After years of doubting and deliberating, I took the plunge and resigned from a good job that I loved to become self-employed. I’d always intended to be a freelancer, but the timing had never been right – too much debt, too much responsibility, not enough time. What it really came down to was that I was scared – scared of not earning money, scared of not getting clients; scared of failure. It’s fair enough, I think – after all, it’s a scary thing. When you’re told your whole life that you should get a steady job with a good salary and a pension, giving all that up (especially when you’re perfectly happy in your job) is… Well, nuts.
Despite all the fear and my logical brain telling me not to do it, I took the leap and started Tell Lucy officially on 1 November 2014. It’s been a short but steep learning curve so far – here are four things I’ve learnt in my first four weeks of self-employment.
I have to find work.
In a ‘normal’ job there’s no shortage of work – in previous roles I often found myself overwhelmed, sometimes even resorting to the dreaded ‘that’s not my job’ response. Not any more: rather than turning work away I’m chasing after it. I’ve been lucky so far, as I’ve had lots of interesting projects fly my way, but I’m sure this won’t always be the case. It may seem like an obvious aspect to freelancing (seriously, Lucy, didn’t you expect this?) and it is. But when you’ve spent your entire career being advised to get better at saying no, it feels more than a little unnatural to actively seek the yeses.
My plan: Before I got started, my mentor told me to say yes to everything in the first year. I know this is great advice, so that’s exactly what I’m doing. The trick is that I’m setting up opportunities I know will be enjoyable and rewarding – not just financially, but also intellectually and even spiritually.
Today I volunteered at IMC Weekendschool – an organisation that provides additional learning opportunities for underprivileged kids aged 10-14. I taught them about how to give good presentations, and I did it in Dutch. This was a huge challenge for me; one that has helped me get over a language hurdle and also test out some training material.
Not knowing what’s coming next might be scary, but it’s also exciting: there are so many opportunities out there, for those with an open mind.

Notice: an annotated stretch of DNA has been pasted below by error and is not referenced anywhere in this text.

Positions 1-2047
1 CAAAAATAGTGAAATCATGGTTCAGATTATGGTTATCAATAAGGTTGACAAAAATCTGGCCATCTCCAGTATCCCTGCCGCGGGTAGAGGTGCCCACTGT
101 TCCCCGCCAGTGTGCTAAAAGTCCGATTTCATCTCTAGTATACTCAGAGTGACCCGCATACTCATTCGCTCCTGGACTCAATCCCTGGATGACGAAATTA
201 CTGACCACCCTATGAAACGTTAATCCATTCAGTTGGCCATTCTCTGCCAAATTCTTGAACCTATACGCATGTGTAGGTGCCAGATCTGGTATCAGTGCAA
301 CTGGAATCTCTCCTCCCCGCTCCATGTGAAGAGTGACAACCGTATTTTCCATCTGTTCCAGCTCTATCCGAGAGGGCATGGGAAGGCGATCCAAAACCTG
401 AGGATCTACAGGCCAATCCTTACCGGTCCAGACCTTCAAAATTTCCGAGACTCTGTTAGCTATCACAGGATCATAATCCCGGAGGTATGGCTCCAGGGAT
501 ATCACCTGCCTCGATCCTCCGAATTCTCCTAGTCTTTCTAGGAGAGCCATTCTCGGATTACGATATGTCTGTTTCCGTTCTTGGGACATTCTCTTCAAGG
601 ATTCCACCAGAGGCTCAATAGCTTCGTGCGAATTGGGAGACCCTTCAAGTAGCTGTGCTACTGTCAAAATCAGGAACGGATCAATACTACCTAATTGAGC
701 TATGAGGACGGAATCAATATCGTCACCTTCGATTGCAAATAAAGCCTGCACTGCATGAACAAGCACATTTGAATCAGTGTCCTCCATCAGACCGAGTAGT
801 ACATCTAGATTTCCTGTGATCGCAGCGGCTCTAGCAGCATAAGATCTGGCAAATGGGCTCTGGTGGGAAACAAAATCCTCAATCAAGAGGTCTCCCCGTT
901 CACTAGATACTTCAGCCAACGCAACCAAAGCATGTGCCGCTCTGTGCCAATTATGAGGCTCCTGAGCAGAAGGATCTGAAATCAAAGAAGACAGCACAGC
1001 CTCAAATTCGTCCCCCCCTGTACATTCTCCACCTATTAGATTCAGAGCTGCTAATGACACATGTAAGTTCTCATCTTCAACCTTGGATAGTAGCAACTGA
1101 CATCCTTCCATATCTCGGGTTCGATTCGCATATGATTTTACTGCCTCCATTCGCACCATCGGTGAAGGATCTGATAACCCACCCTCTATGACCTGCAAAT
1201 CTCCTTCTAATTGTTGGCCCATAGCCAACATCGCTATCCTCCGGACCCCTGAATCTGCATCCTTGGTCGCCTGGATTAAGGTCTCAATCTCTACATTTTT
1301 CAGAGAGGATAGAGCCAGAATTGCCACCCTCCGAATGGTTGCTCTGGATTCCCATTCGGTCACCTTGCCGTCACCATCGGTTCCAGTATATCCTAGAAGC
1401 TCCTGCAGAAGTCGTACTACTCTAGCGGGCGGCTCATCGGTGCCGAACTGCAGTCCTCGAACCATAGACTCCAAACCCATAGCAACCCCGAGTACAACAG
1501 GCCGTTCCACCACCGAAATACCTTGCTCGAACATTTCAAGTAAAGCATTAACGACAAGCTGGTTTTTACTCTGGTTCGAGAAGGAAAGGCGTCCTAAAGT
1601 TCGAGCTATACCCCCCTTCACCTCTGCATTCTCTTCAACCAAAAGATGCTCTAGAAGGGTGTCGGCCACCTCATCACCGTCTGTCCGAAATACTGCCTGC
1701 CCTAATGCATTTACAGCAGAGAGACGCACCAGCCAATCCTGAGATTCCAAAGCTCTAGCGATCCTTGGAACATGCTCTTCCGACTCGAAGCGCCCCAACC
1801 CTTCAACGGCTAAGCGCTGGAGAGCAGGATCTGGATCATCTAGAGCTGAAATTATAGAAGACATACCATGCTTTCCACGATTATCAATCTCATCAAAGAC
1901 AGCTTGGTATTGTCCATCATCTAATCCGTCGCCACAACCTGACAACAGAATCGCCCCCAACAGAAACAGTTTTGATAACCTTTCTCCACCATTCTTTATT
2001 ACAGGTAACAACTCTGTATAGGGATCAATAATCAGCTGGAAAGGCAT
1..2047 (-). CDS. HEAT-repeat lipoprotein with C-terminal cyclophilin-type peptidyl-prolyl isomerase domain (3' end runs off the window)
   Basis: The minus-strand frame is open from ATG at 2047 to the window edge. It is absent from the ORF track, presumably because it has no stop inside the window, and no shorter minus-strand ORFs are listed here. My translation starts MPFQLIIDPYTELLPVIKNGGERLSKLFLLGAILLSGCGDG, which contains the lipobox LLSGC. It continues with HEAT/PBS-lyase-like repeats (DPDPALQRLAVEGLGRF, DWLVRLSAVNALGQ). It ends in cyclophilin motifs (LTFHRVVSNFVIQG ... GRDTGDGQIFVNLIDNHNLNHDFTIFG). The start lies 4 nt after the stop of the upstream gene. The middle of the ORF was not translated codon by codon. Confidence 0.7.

2. I can’t delegate.
I was never the best at delegating when I was a manager, but when it comes to tasks and responsibilities, it’s a big change going from an enormous matrix-structured multinational company to a one-man-band setup. I get to spend my time writing and editing, which is amazing. But I’m also responsible for business development, finance, marketing, risk analysis, administration, office management and even catering.
Delegation isn’t just about handing a piece of work over to a member of your team; it’s also about making sure the right people handle the right tasks. It’s amazing how much you take for granted when delegation is automatically available as part of a well-oiled business machine. We’ve all complained about systems (don’t get me started on Oracle) and workflows, but at least they exist in a big company. They might be rusty sometimes, but they work.
As a fledgling freelancer, I don’t have an automatic system for invoice generation. My electricity and heating bills aren’t covered for me. And I don’t have a subsidized café downstairs. I’m not the best at administration or office management or cooking (seriously, ask my husband).
My plan: I have no intention of wrapping up my new business in red tape, but I do want to simplify things as much as possible, and make sure I’m delegating enough to allow me to spend my time on the things I’m good at. I have an accountant, who is excellent at what he does. I have an invoicing system, and some simple spreadsheets to help me manage my projects. It’s not everything, but it’s a start, and it frees up my time to concentrate on writing.